Crowd-sourced documentary film premieres at TIFF
There’s a magic about India that pulls you back … and keeps you coming back …” India in a Day co-director
India in a Day is a completely crowd-sourced film, made with videos that were shot on October 10, 2015 by people all across the country. From before sunrise, through to evening, Indians in all parts of the country, from bustling metros to peaceful villages, reveal their lives in moments that range from sweet to sad, from humorous to poignant. It’s a panorama of one of the world’s largest and most fascinating countries.
Artfully edited and enhanced with a sensitive and soulful soundtrack that includes snippets of Bollywood classics and devotional chants, India in a Day is a mesmerizing portrait, infused with love and hope, trepidation and tenderness.
October 10, 2015 was a day like any other. It wasn’t a national holiday or anniversary, and it held no major religious significance. But on this day, through an initiative backed by Google, millions of people across India turned on their cameras and smartphones and recorded their lives, then uploaded their footage to a website.” Cameron Bailey, TIFF.
The 90-minute documentary is premiering today (September 9) at the Toronto International Film Festival (TIFF) and will premiere in India on September 20. It was created by executive producer Ridley Scott in a unique partnership with Google. The film was directed by Richie Mehta (Amal) and is an Indo-Canadian co-production which credits Anurag Kashyap as an executive producer, and Shekhar Kapur as a creative consultant. Shout out to composer Imran Ahmad, whose music and score added so much to the film.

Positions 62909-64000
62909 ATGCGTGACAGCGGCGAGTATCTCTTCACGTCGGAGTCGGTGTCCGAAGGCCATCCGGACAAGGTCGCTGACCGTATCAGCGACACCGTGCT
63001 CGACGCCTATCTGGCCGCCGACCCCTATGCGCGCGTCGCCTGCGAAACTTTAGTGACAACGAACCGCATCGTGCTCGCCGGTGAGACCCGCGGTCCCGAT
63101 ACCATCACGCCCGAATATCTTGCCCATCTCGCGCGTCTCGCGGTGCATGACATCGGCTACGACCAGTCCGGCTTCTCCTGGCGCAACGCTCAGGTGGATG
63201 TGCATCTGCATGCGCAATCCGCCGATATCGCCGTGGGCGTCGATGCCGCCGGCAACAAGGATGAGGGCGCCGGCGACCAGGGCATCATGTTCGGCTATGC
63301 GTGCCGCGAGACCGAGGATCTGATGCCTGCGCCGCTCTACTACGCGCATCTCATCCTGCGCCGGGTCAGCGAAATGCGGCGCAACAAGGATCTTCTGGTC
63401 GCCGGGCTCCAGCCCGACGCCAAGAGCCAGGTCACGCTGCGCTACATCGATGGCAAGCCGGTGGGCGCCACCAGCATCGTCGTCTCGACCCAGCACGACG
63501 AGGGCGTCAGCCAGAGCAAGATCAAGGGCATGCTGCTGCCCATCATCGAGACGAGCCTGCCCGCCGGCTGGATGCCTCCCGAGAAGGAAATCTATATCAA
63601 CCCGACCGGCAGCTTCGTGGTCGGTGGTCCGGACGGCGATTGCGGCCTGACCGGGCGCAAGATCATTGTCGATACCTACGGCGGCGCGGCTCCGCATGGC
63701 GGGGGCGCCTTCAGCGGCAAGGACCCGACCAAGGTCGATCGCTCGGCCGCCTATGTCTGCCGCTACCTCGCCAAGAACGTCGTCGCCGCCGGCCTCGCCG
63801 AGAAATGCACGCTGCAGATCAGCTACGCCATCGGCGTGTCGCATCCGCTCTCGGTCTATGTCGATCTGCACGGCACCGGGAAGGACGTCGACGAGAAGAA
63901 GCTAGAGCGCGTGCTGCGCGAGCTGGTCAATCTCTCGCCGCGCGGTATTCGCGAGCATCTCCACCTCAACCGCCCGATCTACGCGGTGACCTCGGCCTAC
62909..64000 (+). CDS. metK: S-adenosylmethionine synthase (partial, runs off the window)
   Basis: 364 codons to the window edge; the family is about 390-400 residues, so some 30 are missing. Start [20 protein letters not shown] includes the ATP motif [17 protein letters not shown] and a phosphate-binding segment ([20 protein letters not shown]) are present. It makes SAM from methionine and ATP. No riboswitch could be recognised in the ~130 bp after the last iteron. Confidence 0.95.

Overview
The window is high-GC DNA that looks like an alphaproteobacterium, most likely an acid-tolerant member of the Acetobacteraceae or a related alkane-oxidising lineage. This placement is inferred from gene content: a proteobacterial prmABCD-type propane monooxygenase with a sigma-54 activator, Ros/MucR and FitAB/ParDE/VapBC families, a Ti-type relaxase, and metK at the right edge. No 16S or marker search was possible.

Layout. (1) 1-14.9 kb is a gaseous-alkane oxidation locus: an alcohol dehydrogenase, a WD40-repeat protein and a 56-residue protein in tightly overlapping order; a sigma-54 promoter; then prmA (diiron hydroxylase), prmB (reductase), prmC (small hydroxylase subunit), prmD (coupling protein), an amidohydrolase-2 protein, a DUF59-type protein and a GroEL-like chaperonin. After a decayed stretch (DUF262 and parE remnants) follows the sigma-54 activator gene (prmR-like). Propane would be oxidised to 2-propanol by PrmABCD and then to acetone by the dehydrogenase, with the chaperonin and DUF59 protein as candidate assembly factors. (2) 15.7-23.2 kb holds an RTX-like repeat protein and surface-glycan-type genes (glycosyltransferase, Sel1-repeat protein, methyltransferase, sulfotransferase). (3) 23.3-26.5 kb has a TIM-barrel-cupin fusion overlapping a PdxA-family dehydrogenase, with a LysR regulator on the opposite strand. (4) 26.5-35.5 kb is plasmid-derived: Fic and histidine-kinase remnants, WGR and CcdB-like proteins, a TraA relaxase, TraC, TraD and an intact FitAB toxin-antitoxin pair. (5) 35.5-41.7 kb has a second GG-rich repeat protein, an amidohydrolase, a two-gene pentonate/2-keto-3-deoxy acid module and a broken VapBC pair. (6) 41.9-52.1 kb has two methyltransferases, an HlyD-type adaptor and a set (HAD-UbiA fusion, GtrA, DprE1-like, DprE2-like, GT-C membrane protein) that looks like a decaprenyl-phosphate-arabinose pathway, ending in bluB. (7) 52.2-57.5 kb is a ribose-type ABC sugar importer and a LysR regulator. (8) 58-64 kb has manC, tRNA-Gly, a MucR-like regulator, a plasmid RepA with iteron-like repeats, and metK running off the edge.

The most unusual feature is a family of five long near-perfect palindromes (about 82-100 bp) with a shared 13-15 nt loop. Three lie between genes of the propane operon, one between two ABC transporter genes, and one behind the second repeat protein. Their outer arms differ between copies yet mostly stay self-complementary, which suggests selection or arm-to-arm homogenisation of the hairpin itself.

More than 16,000 video submissions came pouring in from all across India, in a variety of languages and formats. It’s a testament to the team that it comes together as compelling film that never lost my interest. India in a Day captures the beauty and diversity of India, the resilience and strength of the human spirit, and the changing face of a fast-evolving nation.
There are stories and moments in the film that I will long remember. Single mother Priya, sitting in quiet reflection, talking about the choices she has made and the regrets that haunt her life like “ghost ships.” She dreams of travelling from one tip of India to the other. The brothers celebrating their shared birthday together, one with terminal brain cancer who remains cheerful in spite of it. The cow that stops the same bus everyday, because it once hit her calf and killed it. The bus was painted, the schedule changed, but still the cow finds the bus and stands in front of it everyday.
You may still think of India as a country of snake charmers …. but we just went to Mars.” India in a Day co-director
India in a Day captures the soul of the nation through its people, and is, in the end, deeply life affirming. It has the power to smash apart stereotypes and negative perceptions about India. This is a film everyone should see.
I am a citizen of a great and wise nation, and I’m proud if it.” India in a Day co-director
Trailer for India in a Day
Regular readers of my blog know I have been having a long time love affair with India. I started travelling there in 2005 and have been going back almost every year. Altogether, I’ve spent well over two years in India, living in Delhi, staying at Aurovalley Ashram in Rishidwar and travelling, travelling, travelling.
The India of India in a Day is very familiar to me. There were times watching the film when I knew the EXACT place in the video, the park in Delhi, the street in Mumbai, the view in Jaipur. The feeling of the early morning scenes in Delhi, especially, are achingly familiar to me — the way the golden sun filters through the foliage, and the very air seems gentle. I felt a longing for home.
This is the real India, the India of people who hope and dream, who deal with difficult conditions and yet still manage to smile with joy. The India I often see portrayed in the western media, full of negative stereotypes and fear, is not the India I know and love. My India looks more like this. Namaste India, see you soon.
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